Lord Bracknell concluded by reminding all legal representatives that the evidence hearings were being broadcast and “watched around the world” making it “as surprising as it is disappointing” that the behaviour had taken place.

We were left so angry and found this behaviour not only to be disrespectful to us as a family, our lawyers, the Chair and assessors but smacked of contempt for this inquiry.

Kadi Johnson

Kadi Johnson, Sheku Bayoh’s sister, said: “We are in a public inquiry to hear evidence of how and hopefully why my brother Sheku died. Yesterday afternoon Gordon Jackson KC, a lawyer for three of the officers, PCs Smith, Good and Tomlinson, had the audacity to sit and watch football during the evidence of an expert witness Joanne Caffrey.

“We were left so angry and found this behaviour not only to be disrespectful to us as a family, our lawyers, the Chair and assessors but smacked of contempt for this inquiry. Never mind having respect for us as a family, but what about the police officers he represents?”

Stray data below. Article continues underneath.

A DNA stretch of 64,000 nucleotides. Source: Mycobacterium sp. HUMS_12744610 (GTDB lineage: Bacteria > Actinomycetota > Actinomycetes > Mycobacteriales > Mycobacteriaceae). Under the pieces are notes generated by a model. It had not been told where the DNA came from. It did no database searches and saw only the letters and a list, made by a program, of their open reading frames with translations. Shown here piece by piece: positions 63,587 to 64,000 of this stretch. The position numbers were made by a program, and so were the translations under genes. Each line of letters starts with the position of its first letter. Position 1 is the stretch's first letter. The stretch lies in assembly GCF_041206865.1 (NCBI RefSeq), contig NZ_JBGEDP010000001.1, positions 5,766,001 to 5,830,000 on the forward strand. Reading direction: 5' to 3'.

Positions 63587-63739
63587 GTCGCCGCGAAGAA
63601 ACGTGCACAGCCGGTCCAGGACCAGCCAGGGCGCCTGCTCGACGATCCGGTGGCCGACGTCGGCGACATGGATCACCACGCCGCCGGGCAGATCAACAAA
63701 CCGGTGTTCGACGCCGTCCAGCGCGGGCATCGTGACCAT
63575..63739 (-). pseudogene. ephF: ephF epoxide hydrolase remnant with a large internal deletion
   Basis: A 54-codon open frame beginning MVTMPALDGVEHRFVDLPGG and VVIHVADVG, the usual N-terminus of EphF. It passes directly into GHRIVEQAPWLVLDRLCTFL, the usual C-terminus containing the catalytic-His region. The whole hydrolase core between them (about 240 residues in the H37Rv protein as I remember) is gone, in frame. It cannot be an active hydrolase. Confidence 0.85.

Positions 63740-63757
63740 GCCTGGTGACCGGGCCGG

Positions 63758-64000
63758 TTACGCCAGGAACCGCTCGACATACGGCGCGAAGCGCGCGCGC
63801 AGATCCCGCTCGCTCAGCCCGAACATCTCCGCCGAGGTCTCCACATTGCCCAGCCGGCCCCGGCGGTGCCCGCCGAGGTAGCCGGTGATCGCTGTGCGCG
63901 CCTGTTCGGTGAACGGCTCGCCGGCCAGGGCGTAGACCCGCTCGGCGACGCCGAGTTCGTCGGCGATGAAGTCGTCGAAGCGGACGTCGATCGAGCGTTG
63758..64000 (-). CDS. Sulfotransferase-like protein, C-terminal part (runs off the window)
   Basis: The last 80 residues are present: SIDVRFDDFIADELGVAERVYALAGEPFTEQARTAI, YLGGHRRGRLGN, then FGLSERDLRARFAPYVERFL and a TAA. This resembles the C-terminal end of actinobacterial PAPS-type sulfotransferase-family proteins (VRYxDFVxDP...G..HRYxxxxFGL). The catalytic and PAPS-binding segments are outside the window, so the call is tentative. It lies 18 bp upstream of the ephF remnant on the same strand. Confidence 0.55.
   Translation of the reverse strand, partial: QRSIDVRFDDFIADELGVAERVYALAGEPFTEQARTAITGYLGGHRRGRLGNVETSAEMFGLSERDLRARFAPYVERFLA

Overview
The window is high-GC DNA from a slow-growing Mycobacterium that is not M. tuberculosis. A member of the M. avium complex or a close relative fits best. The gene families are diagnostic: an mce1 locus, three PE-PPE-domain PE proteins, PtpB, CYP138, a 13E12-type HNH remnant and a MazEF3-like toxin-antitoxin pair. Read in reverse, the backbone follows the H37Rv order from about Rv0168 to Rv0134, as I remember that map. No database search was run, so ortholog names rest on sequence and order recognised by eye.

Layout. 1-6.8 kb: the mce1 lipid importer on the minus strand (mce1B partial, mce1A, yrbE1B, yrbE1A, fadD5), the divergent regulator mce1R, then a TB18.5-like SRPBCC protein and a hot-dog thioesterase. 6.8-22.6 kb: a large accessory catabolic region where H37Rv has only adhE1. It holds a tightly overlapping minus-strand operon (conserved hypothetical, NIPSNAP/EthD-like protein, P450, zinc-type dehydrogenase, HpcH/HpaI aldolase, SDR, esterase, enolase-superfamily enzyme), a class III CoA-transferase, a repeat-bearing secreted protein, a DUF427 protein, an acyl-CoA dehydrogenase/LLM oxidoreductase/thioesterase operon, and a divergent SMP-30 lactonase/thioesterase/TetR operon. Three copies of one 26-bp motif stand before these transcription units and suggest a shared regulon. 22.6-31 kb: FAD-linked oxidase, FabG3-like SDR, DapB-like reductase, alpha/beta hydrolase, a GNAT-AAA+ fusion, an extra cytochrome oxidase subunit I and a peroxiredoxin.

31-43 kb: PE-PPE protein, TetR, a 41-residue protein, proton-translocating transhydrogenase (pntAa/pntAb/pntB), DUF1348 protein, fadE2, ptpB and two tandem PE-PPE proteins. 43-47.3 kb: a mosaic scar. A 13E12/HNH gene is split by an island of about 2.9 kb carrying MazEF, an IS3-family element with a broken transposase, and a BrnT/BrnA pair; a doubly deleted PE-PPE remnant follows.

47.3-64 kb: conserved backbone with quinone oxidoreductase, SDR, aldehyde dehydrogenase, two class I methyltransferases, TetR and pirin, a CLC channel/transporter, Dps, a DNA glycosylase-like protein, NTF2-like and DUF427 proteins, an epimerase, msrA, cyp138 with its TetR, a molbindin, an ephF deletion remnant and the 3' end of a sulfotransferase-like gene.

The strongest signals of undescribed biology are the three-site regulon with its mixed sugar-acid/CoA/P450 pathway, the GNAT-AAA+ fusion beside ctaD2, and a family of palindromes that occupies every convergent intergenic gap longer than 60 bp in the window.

She claims this was “one of many occasions” that the family “have been dismayed at the manner in which some of the police lawyers have acted during the hearing”.

“We have a direct eyeline and see what they do but yesterday was the final straw for us to find that a lawyer being paid thousands of pounds from public money to do his job was busy watching the World Cup,” she added. 

The inquiry was announced last November after campaigning by Bayoh’s family, who believe race played a role in his death. The first hearing ran from May until July and then restarted last week.